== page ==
Fertility Therapies & Diabetes Risk in Offspring

November 28, 2016

Researchers linked several national registries & the Danish Infertility Cohort to find data on women with infertility problems between 1963 and 2011.

Children born to women who have had fertility treatment are not at increased risk for type 1 diabetes (T1DM), according to a Danish study published online in Acta Obstetricia et Gynecologica Scandinavica.1

“In this first large population-based cohort study on the risk of type 1 diabetes in children born to women with fertility problems, our results indicate that maternal fertility status is unrelated to type 1 diabetes in children irrespective of birth date, age at diagnosis, sex, parental age at birth, birth order or history of parental type 1 diabetes,” wrote lead author Allan Jensen, PhD, of the Danish Cancer Society Research Center (Copenhagen, Denmark), and colleagues.

The study is the first to evaluate whether children born to women who have had fertility treatment have increased risk of T1DM. Results from past studies have been inconsistent on related issues, although some have suggested that children born following fertility treatment may have elevated blood glucose levels and an increased risk of insulin resistance.2,3

Researchers have postulated that hormonal stimulation, semen preparation, embryo and gamete freezing, and factors related to the culture media could affect the offspring. Underlying fertility problems like polycystic ovarian syndrome and genetic factors may also have an impact on the health status of offspring.

In the study, researchers linked several national registries and the Danish Infertility Cohort to obtain data on women with infertility problems between 1963 and 2011, and T1DM diabetes in their offspring. The analysis included data on all children born in Denmark between 1987 and 2010 (n=1,550,519), of which 7% (n=110,393) were born following maternal fertility treatment.

Key Results:

• T1DM diagnoses occurred at a mean age of 9.9 years and among:

♦ 0.36% (n=313) of these children were born to women with fertility problems

♦ 0.28% (n=5176) of these children were born to women without fertility problems

• Results adjusted for birth year, sex, history of parental diabetes, parental age, and age at diagnosis, maternal fertility status was unrelated to risk of T1DM (HR 1.01, 95% CI 0.90–1.13)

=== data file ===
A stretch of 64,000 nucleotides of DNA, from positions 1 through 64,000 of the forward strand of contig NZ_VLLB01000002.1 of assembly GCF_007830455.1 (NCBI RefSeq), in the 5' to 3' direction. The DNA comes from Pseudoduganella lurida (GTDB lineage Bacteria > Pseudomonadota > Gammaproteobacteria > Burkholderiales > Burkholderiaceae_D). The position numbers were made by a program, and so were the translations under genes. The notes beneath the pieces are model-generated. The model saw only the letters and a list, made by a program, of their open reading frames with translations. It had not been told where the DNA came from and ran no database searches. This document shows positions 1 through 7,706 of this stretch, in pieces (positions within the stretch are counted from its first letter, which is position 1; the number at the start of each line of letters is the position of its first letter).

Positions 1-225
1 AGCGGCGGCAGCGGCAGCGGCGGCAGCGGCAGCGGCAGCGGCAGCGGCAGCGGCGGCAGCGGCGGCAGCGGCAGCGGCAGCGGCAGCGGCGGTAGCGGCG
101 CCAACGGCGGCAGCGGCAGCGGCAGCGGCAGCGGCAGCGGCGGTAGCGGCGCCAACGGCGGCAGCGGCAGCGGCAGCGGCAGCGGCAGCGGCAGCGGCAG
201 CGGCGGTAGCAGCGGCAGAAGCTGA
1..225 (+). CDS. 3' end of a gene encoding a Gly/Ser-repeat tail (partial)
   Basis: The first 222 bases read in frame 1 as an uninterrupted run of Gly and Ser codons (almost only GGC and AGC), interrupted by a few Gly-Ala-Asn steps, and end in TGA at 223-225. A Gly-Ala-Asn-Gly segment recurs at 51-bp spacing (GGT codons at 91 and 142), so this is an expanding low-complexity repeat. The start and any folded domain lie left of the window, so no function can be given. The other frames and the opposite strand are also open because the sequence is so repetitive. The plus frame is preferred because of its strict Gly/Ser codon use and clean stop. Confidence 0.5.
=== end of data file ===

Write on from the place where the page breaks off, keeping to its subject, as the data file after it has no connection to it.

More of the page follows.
The authors noted that some women may have had undiagnosed fertility problems, or may have been referred from private gynecologists and would not have been in the Danish Infertility Cohort. If so, the results would have underestimated the risk of T1DM in children born following fertility treatment. Additionally, because the study could not evaluate specific information on fertility treatments, it could not differentiate the effects of treatment from underlying fertility problems.

They concluded: “[S]tudies are needed to confirm these first findings. Furthermore, studies which include information on both maternal fertility problems and fertility treatment information are needed to explore further the effects of the treatment of infertility on the risk of type 1 diabetes in children while taking into account the possible effect of the underlying infertility.”

Take-home Points

• Research has been inconsistent about whether maternal fertility treatment increases the risk of insulin sensitivity and elevated blood glucose levels in offspring.

• The first population-based cohort study to evaluate the risk of T1DM in children born following fertility treatment suggested no increased risk of T1DM in these children.

• Further research is needed to evaluate the role of fertility treatment vs underlying fertility problems on the health status of offspring.

References:

1. Hargreave M, et al. Type 1 diabetes risk in children born to women with fertility problems: a cohort study in 1.5 million Danish children. Acta Obstet Gynecol Scand. 2016 Sep 28.

2. Gkourogianni A, et al. Plasma metabolomic profiling suggests early indications for predisposition to latent insulin resistance in children conceived by ICSI. PLoS ONE. 2014;9:e94001.

3. Ceelen M, et al. Cardiometabolic differences in children born after in vitro fertilization: follow-up study. J Clin Endocrinol Metab. 2008;93:1682-1688.